Part of Levison’s focus has been reducing the stigma around HIV. One of her successes at Harris Health was the organization of group prenatal care and education sessions, which gave pregnant patients with HIV a space to talk about contraception, postpartum depression, intimate partner violence and other common issues.

At the time, those group programs had not been widely adopted, said Dr. Anitra Beasley , an associate professor of obstetrics and gynecology at Baylor who trained under Levison.

“She was a trailblazer,” Beasley said. “When she started taking care of HIV pregnant patients, there were a few people here and there who were doing it, but not really. She was one of the early people who really said, ‘This population needs dedicated providers.’”

EARLY WARNINGS: Overturning Roe v. Wade poses risk to women with complicated pregnancies, Houston OB-GYN warns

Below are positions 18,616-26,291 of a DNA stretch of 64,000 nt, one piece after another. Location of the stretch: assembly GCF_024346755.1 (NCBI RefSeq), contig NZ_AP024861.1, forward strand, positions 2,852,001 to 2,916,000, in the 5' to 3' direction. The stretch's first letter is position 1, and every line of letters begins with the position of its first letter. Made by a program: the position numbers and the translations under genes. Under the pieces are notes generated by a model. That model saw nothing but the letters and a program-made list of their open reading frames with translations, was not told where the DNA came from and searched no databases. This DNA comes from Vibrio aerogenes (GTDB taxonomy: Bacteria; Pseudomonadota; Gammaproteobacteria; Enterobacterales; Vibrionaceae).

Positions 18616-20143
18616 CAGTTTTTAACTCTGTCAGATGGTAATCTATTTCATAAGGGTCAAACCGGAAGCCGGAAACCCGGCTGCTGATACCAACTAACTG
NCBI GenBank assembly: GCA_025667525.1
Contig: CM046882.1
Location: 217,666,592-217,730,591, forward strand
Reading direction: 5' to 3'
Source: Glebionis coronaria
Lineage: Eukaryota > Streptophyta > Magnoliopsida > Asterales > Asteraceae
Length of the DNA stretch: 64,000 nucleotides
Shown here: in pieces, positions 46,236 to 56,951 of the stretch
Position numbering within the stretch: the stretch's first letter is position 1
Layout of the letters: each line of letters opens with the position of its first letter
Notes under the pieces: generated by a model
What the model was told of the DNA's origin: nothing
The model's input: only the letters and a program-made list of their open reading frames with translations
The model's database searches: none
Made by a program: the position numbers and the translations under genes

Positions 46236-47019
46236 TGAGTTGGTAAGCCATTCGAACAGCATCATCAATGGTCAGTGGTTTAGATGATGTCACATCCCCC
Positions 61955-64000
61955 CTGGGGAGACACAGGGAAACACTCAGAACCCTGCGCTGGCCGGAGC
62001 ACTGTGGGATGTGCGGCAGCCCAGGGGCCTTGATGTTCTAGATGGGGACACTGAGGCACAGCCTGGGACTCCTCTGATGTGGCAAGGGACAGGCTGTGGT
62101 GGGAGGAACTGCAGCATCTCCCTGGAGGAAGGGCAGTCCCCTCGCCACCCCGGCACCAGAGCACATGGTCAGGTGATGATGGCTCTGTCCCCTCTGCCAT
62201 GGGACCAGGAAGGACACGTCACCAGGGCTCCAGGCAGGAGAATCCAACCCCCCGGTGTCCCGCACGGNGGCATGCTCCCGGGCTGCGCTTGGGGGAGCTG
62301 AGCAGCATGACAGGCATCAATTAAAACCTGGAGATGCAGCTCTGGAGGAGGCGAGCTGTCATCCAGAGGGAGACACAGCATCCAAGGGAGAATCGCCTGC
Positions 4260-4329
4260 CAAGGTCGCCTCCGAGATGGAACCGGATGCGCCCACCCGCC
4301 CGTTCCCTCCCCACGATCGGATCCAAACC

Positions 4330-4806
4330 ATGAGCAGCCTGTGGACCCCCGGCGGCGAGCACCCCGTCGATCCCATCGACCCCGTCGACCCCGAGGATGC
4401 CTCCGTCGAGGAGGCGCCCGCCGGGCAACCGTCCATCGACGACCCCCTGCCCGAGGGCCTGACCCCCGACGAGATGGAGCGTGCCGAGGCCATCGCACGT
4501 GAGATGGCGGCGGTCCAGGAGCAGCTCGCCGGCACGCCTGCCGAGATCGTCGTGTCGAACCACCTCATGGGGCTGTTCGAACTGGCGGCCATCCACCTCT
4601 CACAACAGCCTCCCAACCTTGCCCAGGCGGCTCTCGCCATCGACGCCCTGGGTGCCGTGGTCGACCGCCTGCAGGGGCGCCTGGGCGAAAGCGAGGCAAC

As an educator, Levison gained the trust of her students, including Dr. Elizabeth Kravitz, a former Baylor College of Medicine student and resident at the University of Pennsylvania Health System.

Kravitz said she went to Levison around the time state lawmakers were considering the six-week abortion ban. She thought about leaving the state to continue her education as an OB-GYN, and Levison invited her over to her house to talk it through.

“She emulates exactly the kind of doctor I want to be,” Kravitz said. “She manages to juggle being a very personable clinician to her patients, and a teacher, and has her hand in advocacy and public health.”